Business & Finance

AdNews April 2019

AdNews is Australia’s oldest and most reputable advertising, marketing and media industry publication. Published monthly except for January, AdNews covers each of the industry’s many diverse sectors including marketing and advertising, media, research, sales promotion, digital, direct marketing, design and creative through breaking industry news, case studies and in-depth special reports.

Yaffa Publishing Group PTY LTD
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6 Issues

in this issue

3 min.
editor’s letter

AdNews prides itself on being a positive and constructive force within the fiercely competitive and crowded trade press landscape. We have always taken a hard-line when it comes to defamatory comments on stories; we steer away from clickbait news (and opinion pieces) that some of our rivals indulge in and ensure we have control over content by not allowing anyone to simply ‘upload’ a press release on our site. While we never shy away from the truth, hide who lost out in a pitch or fail to tackle big industry challenges, it’s been important for us not to get lost in some of the doom and gloom and look for the upside. Plenty of our front covers could have taken a turn towards the darker side on certain topics – including…

5 min.

To reflect this issue’s feature that looks at mental health across the sector, it seemed the perfect fit to involve the Youngbloods, a not–for–profit group of young talent which aims to empower a new generations of professionals, “to kick arse in advertising”. An industry committee powered by The Communications Council, the members are largely aged 30 and under and work within some of the country’s top agencies, including The Monkeys, Saatchi & Saatchi, The Brand Agency, Publicis, CHE Proximity and more. Recently, Youngbloods shook up its internal structure from being four disconnected states, working separately with different missions, to a national, more cohesive structure. AdNews editor, Pippa Chambers, spoke with the Youngbloods to find out about the process of creating the cover, what the group stands for and why mental health is such…

2 min.
have you been spotted?

Netflix’s big brolly To promote its new series, The Umbrella Academy, Netflix worked with We Are Social to install a giant umbrella at Merewether Beach in Newcastle. GroupM teamwork GroupM’s Power of One Day raised funds to support youth charity Backtrack. Adland and UnLtd clash With the help of adland, UnLtd raised $135,000 for charity through its annual Big Clash. In Sydney, Team Tech took the trophy home for the men, while Agencies won for the women. In Melbourne, Media Owners dominated in both the men's and women’s round. AdNews back in the studio PHD and Bohemia execs joined AdNews in our monthly NGEN podcast. Fearless Girl in Federation Square The iconic Fearless Girl statue from New York was planted in Melbourne by Maurice Blackburn Lawyers. The law firm commissioned US artist Kristen Visbal to replicate McCann’s original work…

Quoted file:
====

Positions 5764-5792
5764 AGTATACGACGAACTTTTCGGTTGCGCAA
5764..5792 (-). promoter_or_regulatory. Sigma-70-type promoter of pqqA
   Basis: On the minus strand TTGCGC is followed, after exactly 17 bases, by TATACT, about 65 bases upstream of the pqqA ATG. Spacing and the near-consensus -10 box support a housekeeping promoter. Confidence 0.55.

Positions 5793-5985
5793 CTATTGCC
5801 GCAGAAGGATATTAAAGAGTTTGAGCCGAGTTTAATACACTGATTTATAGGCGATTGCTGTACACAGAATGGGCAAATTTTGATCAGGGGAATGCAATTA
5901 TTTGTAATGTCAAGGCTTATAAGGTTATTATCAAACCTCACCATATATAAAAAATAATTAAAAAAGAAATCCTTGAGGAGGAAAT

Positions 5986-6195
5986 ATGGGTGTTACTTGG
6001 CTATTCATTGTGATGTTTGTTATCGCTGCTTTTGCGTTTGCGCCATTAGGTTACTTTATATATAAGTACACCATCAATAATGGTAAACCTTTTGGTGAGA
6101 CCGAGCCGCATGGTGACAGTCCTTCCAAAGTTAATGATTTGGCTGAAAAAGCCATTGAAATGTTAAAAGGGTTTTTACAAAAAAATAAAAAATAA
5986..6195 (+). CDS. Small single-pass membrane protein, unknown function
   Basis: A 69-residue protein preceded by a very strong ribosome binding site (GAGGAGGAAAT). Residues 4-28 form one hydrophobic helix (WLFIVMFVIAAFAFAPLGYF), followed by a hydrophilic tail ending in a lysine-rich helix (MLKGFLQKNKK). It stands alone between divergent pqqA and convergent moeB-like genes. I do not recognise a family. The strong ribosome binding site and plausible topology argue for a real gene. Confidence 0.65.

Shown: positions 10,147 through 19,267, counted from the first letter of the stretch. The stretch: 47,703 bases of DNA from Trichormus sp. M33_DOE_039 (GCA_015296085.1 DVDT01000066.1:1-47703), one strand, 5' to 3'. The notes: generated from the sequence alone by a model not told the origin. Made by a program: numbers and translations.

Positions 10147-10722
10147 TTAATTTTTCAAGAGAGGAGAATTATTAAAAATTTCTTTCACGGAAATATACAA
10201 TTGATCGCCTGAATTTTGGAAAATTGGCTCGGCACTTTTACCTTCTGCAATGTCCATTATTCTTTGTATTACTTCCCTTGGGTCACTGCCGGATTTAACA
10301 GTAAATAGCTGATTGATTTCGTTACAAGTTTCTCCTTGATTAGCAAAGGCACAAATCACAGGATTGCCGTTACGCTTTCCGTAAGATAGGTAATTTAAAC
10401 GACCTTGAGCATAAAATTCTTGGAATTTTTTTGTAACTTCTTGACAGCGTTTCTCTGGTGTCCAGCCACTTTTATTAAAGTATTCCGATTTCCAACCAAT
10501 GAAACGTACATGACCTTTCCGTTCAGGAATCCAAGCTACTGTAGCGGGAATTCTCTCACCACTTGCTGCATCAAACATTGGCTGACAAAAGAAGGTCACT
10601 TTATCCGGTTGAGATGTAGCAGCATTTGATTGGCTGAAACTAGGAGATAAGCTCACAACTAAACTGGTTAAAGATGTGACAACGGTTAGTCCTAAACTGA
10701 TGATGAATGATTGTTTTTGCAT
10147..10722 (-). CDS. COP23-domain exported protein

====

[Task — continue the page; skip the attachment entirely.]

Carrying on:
10 min.
peter vogel: larger than life

Wavemaker CEO, Peter Vogel, known in the industry for his larger than life personality, big hands and little quirks, has always been motivated by the next challenge. Whether it’s building a business, redeveloping an agency position in market or managing the merger of two global powerhouses, Vogel doesn’t shy away from a tough task. Insiders describe his work ethic, loyalty to his staff, and his commitment to the growth of the Wavemaker business as some of his most notable traits. The former surfer–turned media boss, hailing from the South African ocean–side town of East London, has grown into one of the most respected and boisterous agency CEOs in adland. Spending his youth playing rugby, or just about any other sport, and surfing on weekends, Vogel described his early life in the 70s and 80s…

10 min.
breaking bvod

Ask anyone in media and they’ll tell you the TV landscape is undergoing significant change. The decline in linear broadcast viewing has had a direct impact on advertising revenue for the major networks as more viewers look to ad–free, streaming platforms like Netflix as the bingewatch epidemic has firmly taken hold. In addition, other online video players such as YouTube and Facebook have continued to drag eyeballs away from the traditional TV set. Despite this, there is a rapidly emerging medium that looks set to support TV and provide advertisers and broadcasters with a new and consistent revenue stream. Broadcast Video On Demand (BVOD) has arrived and, in a nutshell, encompasses the catch–up services from the major Australian TV networks. However, every network is different. Mandatory sign–ins, where a user is required to input a…

1 min.
the stats – thinktv

In 2018, ad revenue surged by 43%, according to ThinkTV’s latest advertising revenue report. The data provided by Nine, Ten, Seven and Foxtel has already indicated advertisers are ready to embrace the platform, with expectations for 2019 set to be close to double the revenue. Broadcasters are also getting viewing uplifts to individual programs of as much as 20% from their BVOD viewing figures. OzTAM (video player measurement) VPM data shows that on average two–thirds of BVOD is watched on–demand, a third is live streamed, and the volume of BVOD viewing leapt 63% year–on–year in 2018.…